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Madeleine L'Engle

Madeleine L'Engle(1918-2007)
Madeleine L’Engle wrote more than sixty books for all ages. In 1998 she won the Margaret A. Edwards award for her lifetime contribution to writing for teens. She has also worked as an actress — she played Dr. Charles Tyler in the soap opera All My Children. Here is her website.

The Time Quintet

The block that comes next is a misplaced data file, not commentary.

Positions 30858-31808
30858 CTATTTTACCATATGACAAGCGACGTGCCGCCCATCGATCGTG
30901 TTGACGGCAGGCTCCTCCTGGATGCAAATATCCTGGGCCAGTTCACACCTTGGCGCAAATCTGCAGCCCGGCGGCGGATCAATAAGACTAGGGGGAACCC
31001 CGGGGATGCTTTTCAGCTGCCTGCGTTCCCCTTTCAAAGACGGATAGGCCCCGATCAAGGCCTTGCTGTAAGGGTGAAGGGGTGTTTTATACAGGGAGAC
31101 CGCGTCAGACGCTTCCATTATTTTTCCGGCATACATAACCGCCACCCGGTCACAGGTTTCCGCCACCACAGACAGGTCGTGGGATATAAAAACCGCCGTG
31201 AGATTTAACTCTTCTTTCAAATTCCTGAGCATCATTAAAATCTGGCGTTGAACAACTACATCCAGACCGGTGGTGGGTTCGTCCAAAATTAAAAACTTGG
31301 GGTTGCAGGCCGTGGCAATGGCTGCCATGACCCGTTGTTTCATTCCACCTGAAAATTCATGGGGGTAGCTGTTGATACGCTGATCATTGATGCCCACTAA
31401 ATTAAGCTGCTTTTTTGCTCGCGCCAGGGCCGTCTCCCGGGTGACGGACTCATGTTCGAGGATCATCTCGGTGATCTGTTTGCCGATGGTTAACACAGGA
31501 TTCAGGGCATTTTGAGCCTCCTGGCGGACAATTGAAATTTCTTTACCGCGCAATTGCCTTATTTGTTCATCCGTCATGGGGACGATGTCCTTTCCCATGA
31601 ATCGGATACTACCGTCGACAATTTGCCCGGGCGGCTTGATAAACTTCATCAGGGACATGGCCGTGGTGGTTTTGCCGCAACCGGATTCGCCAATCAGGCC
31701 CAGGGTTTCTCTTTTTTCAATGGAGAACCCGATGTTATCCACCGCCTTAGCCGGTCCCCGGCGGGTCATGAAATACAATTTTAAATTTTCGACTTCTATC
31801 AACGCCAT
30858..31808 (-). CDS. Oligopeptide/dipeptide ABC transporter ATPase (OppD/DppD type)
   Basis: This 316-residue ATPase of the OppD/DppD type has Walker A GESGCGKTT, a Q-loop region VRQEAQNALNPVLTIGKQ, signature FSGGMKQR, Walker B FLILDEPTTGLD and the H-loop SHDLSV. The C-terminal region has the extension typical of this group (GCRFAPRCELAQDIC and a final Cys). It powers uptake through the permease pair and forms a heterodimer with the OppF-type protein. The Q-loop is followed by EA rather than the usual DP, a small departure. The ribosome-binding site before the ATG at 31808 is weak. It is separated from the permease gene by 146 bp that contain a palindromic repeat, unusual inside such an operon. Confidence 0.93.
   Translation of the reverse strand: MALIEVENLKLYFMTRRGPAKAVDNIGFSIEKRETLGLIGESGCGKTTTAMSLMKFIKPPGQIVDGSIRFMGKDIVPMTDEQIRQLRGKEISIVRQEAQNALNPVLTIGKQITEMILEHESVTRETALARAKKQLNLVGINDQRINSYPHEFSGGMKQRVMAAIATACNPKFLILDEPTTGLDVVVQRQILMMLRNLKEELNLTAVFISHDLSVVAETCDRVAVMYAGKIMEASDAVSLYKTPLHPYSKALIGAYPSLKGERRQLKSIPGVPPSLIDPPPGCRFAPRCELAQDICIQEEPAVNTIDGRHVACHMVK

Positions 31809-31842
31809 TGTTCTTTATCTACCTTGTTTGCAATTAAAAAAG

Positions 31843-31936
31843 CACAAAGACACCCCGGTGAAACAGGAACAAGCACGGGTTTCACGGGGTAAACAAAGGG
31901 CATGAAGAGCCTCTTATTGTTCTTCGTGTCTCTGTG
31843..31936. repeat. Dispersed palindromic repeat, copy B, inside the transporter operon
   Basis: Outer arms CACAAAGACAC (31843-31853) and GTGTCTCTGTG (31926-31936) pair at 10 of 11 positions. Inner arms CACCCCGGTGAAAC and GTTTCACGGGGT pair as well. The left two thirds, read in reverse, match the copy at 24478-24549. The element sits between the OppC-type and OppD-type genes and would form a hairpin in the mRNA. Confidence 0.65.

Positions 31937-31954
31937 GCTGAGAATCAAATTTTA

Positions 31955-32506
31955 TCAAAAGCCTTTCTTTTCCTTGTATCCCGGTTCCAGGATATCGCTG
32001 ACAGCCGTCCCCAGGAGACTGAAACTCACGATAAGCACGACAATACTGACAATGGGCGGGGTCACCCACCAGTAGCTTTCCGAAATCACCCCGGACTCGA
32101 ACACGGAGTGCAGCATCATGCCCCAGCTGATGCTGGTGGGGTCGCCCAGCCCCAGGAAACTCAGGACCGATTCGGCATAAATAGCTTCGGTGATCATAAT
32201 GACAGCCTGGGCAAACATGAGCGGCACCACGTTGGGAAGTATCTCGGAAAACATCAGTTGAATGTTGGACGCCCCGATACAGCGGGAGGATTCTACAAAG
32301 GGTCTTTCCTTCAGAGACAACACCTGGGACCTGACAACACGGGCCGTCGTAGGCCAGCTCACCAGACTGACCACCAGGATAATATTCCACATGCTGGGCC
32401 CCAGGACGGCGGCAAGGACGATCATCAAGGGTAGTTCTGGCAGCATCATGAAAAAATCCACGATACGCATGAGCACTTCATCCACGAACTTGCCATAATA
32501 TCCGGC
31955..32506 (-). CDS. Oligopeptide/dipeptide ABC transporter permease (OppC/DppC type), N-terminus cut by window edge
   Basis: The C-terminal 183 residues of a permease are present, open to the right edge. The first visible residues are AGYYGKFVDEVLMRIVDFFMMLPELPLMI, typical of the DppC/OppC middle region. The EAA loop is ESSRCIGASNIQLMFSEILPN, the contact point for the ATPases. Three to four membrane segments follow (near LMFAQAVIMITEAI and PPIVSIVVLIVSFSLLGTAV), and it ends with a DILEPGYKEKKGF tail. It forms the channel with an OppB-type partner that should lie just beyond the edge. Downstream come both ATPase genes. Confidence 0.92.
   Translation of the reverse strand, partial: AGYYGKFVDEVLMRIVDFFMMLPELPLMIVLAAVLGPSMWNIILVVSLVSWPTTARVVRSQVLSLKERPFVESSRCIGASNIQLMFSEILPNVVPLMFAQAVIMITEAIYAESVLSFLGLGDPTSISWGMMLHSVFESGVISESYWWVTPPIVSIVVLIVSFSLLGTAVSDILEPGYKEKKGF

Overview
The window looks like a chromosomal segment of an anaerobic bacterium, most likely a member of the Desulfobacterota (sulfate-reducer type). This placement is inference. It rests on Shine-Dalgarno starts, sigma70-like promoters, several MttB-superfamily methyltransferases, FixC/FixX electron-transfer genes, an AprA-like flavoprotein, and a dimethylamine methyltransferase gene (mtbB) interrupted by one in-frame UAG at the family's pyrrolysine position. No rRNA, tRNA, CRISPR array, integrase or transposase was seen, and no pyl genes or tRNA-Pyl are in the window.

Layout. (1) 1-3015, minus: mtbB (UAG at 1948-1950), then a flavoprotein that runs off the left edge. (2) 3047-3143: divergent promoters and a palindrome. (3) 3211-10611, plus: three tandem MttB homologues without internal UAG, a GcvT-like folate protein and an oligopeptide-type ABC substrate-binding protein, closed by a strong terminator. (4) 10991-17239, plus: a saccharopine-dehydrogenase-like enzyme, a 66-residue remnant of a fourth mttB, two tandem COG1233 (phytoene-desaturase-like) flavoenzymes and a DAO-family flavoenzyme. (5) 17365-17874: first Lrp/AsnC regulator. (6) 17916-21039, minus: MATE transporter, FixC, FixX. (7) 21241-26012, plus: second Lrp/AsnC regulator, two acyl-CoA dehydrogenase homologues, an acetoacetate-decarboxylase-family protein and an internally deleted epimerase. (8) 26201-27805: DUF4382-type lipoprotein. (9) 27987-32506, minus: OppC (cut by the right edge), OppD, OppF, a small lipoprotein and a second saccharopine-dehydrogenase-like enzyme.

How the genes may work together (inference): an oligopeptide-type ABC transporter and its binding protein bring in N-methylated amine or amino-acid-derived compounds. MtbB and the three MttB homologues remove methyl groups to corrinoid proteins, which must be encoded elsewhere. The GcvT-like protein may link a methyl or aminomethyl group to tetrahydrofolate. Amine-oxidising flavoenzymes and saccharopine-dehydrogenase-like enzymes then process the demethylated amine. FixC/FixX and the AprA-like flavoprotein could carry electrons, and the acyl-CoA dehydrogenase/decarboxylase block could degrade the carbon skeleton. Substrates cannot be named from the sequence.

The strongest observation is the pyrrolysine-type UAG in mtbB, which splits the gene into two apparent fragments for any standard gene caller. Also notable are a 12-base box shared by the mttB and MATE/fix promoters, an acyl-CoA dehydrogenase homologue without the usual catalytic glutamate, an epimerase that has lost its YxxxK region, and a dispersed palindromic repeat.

The Time Quintet — (1962-1989)  Young adult. A Wrinkle in Time won the Newbery Medal. Publisher: It was a dark and stormy night; Meg Murry, her small brother Charles Wallace, and her mother had come down to the kitchen for a midnight snack when they were upset by the arrival of a most disturbing stranger. “Wild nights are my glory,” the unearthly stranger told them. “I just got caught in a downdraft and blown off course. Let me sit down for a moment, and then I’ll be on my way. Speaking of ways, by the way, there is such a thing as a tesseract.” A tesseract (in case the reader doesn’t know) is a wrinkle in time. To tell more would rob the reader of the enjoyment of Miss L’Engle’s unusual book. A Wrinkle in Time, winner of the Newbery Medal in 1963, is the story of the adventures in space and time of Meg, Charles Wallace, and Calvin O’Keefe (athlete, student, and one of the most popular boys in high school). They are in search of Meg’s father, a scientist who disappeared while engaged in secret work for the government on the tesseract problem.